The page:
With some of the country’s finest beaches and mountain ranges, a rich history and culturally diverse cities, Wales has a feast of attractions for the intrepid traveler. As UK residents increasingly indulge in ‘staycations’ rather than jetting off to foreign climes, countries such as Wales are being investigated for their potential to entertain and delight. In 2010, tourists spent £3.28 billion in Wales, an increase of £14 million since 2007, according to walesonline.co.uk.
The results of Intel’s Visual Wonders of the World poll listed the Gower Peninsula in the top ten must-see locations. In 1956, the Gower was the first place in Wales designated "An Area of Outstanding Natural Beauty" the peninsula continues to delight holidaymakers with its miles of unspoilt beaches, cliff-top walks, prehistoric standing stones, caves, dunes and marshes. The lennoxherald.co.uk reported that Wales’ highest mountain, Snowdon, was voted as one of the "Seven Wonders of the UK". Other naturally formed attractions include the National Showcaves of Wales at Dan-yr-Ogof in the Upper Swansea Valley.
Once famed as a bustling dockland, Cardiff Bay was developed in 1987 into a massive commercial centre filled with hotels, restaurants and shopping centres. The mudflats have been turned into a large freshwater lake that plays home to yacht races and watersports of all kinds throughout the summer. In Swansea, the development of the Maritime Quarter follows a similar ideal of waterside cafes and many shopping opportunities. Sports fans should not miss the chance to visit the giant Millennium Stadium in Cardiff, with its 72,500 seats and sliding roof.
Despite its relatively small size, Wales has 641 castles, most of which are more than 700 years old. According to a survey cited by the BBC, foreign visitors put Welsh castles as their "must-do" activity on any trip to the UK. The most popular castles are those at Cardiff, Caernarfon, Penrhyn, Conwy and Powis. Other historical attractions include the medieval Llangollen bridge and the curative waters of St Winefride's well in Holywell, both popularised in a verse called the ‘Seven Wonders of Wales’, which was written by an anonymous traveller in the 18th century.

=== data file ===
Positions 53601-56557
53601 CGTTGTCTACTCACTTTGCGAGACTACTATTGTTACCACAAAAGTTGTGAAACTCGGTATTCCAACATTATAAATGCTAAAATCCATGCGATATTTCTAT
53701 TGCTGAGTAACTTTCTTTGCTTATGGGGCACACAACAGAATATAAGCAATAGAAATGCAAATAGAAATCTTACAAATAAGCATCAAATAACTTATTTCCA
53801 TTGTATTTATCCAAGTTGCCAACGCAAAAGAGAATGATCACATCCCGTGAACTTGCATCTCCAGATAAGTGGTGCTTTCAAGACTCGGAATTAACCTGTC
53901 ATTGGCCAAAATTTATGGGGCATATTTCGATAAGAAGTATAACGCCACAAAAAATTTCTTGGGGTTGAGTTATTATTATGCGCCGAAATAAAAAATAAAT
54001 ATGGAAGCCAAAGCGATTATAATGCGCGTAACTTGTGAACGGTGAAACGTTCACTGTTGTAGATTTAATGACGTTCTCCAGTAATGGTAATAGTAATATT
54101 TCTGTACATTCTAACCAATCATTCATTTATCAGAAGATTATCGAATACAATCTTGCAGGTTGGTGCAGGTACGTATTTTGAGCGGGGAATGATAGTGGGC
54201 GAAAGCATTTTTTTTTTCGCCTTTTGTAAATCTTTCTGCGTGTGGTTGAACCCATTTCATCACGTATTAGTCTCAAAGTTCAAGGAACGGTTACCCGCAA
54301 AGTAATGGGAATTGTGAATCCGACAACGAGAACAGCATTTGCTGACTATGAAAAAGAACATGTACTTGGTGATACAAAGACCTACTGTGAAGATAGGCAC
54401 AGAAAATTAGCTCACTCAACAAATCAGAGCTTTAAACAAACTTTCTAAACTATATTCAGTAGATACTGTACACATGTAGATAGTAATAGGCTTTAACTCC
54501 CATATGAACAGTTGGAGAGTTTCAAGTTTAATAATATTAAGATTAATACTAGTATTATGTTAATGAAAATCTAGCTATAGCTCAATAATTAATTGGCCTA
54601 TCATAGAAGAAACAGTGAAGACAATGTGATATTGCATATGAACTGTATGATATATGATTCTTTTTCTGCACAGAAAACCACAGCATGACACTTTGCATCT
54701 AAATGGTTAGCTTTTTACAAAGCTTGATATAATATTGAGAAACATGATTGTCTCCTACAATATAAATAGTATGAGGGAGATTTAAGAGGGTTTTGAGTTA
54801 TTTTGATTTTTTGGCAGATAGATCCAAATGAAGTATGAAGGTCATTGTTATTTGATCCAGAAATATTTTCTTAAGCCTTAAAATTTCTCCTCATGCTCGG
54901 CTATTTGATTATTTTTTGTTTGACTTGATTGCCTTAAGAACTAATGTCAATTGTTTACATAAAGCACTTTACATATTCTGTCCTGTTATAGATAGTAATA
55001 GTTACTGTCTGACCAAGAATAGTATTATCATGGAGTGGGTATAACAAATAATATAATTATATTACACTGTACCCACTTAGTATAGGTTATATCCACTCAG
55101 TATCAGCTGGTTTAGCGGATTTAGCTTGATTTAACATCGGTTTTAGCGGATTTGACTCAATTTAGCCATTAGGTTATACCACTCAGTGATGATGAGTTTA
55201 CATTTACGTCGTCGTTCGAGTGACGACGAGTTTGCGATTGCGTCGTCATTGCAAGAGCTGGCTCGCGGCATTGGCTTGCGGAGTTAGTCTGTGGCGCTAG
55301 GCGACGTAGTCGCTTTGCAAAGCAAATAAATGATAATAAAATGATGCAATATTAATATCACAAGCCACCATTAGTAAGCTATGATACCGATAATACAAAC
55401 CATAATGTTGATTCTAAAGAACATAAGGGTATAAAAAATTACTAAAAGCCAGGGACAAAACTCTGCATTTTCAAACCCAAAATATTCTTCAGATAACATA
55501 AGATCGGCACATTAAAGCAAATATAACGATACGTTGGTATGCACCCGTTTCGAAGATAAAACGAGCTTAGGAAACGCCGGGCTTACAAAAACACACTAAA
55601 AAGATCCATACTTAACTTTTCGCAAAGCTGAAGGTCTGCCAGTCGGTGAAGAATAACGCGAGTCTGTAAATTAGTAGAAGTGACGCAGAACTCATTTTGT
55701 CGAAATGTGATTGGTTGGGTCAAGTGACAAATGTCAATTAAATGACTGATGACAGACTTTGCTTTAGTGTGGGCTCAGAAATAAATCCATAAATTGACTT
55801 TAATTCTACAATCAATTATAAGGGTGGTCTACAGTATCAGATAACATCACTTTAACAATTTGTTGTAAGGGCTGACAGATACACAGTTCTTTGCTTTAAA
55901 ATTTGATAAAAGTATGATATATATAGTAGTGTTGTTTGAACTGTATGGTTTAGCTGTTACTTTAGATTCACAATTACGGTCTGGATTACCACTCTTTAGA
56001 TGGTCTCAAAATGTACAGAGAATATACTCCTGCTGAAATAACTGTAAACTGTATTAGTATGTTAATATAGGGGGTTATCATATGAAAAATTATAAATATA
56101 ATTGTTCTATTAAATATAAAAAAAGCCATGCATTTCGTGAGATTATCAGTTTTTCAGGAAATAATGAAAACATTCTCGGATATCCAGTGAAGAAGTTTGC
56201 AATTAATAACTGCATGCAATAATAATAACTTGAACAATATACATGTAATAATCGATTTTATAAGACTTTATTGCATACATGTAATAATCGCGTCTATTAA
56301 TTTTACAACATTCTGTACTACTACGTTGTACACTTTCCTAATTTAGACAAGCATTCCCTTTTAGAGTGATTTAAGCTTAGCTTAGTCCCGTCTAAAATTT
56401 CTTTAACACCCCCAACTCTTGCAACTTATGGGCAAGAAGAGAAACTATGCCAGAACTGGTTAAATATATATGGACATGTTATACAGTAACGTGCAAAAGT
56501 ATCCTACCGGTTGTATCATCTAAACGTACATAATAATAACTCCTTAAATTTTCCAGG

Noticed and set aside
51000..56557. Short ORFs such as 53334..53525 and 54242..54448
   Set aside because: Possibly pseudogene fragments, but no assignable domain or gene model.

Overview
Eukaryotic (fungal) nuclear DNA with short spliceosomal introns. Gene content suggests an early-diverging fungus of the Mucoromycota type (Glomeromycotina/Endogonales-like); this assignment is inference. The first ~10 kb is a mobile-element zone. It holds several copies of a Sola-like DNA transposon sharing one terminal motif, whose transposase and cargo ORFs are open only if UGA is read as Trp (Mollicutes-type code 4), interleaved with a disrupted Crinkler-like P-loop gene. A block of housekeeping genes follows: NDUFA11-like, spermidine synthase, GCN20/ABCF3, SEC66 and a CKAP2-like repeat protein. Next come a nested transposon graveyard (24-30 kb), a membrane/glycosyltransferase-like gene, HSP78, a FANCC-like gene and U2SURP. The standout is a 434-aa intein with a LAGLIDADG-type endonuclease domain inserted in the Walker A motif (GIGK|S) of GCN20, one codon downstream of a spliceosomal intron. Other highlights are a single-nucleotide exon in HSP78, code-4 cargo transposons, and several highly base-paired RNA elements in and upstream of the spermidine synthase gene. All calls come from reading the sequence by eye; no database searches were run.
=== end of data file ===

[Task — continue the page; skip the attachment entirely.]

The architectural masterpiece that is the Wales Millennium Centre is home to several major cultural organizations, such as the Welsh National Opera, HiJinx Theatre and Ty Cerdd (Music Centre of Wales). According to walesonline.co.uk, the free-entry museums in South Wales represent 40 per cent of Wales’ main attractions market. Lonely Planet describes the National Museum Wales as "one of Britain’s best museums".
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- Lennox Herald; Visitors vote loch a UK ‘wonder’
- Wales Online; Welsh tourism strategy branded 'a disaster' amid calls for return of Wales Tourist Board; Robin Turner
- Intel: UK Votes Stonehenge as the world’s must-see destination in Intel’s Seven Visual Wonders of the World poll
- Explore Gower: Exploring the Gower Penninsula
- BBC: Welsh castles top Visit Britain's 'must see' list
- The Guardian: The seven wonders of Wales